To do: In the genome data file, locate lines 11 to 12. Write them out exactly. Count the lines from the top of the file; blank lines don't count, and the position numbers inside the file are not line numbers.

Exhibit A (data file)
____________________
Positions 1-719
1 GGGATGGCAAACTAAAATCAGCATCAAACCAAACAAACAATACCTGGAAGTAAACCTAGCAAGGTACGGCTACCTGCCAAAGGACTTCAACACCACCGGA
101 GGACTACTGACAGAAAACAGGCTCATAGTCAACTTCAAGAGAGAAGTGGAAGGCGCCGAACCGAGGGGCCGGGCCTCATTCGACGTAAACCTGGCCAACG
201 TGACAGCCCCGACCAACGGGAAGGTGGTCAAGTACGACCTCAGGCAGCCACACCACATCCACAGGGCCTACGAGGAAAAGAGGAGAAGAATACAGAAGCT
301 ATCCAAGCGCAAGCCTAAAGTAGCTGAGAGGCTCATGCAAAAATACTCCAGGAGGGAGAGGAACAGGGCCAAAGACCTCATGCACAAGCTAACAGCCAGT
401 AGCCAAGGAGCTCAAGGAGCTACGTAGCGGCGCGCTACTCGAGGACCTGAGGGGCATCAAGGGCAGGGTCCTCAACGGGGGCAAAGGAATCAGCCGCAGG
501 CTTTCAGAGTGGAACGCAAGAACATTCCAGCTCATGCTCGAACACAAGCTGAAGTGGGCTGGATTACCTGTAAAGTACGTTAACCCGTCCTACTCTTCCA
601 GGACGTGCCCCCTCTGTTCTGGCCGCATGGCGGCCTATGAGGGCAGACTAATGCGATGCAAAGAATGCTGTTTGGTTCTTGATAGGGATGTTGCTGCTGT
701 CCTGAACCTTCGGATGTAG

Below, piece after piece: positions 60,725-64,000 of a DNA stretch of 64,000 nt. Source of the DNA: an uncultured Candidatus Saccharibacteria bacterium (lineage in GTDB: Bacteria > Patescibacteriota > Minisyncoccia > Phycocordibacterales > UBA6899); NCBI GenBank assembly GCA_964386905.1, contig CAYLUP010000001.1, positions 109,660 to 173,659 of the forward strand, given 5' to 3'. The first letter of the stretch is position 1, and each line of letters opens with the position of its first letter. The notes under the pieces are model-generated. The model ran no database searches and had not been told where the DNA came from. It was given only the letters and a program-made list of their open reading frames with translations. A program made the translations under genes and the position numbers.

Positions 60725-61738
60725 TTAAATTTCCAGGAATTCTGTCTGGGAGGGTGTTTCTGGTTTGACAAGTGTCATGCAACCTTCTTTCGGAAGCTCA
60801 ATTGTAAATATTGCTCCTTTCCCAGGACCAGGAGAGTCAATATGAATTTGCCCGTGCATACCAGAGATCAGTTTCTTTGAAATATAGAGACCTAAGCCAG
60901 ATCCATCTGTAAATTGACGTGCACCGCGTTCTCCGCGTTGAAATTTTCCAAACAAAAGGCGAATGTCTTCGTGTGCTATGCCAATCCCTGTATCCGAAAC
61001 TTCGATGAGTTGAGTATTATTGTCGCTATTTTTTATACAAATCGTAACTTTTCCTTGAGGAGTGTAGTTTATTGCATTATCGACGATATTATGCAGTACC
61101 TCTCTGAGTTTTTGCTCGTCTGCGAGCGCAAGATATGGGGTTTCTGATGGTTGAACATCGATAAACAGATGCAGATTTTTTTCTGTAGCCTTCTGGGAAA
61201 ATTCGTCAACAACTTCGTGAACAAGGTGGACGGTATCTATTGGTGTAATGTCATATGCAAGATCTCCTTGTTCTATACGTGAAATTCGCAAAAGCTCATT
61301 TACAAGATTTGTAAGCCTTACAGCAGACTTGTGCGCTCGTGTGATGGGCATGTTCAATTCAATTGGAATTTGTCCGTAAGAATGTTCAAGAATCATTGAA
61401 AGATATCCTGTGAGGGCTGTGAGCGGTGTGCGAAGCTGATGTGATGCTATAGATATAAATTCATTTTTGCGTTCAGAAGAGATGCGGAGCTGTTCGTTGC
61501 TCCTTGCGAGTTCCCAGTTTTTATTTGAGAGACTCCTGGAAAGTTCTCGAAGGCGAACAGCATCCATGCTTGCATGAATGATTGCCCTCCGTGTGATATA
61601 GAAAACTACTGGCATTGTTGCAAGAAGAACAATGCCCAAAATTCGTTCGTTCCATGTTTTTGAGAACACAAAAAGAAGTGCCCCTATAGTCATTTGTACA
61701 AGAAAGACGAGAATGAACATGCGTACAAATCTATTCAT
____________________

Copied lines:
Positions 60725-61738
60725 TTAAATTTCCAGGAATTCTGTCTGGGAGGGTGTTTCTGGTTTGACAAGTGTCATGCAACCTTCTTTCGGAAGCTCA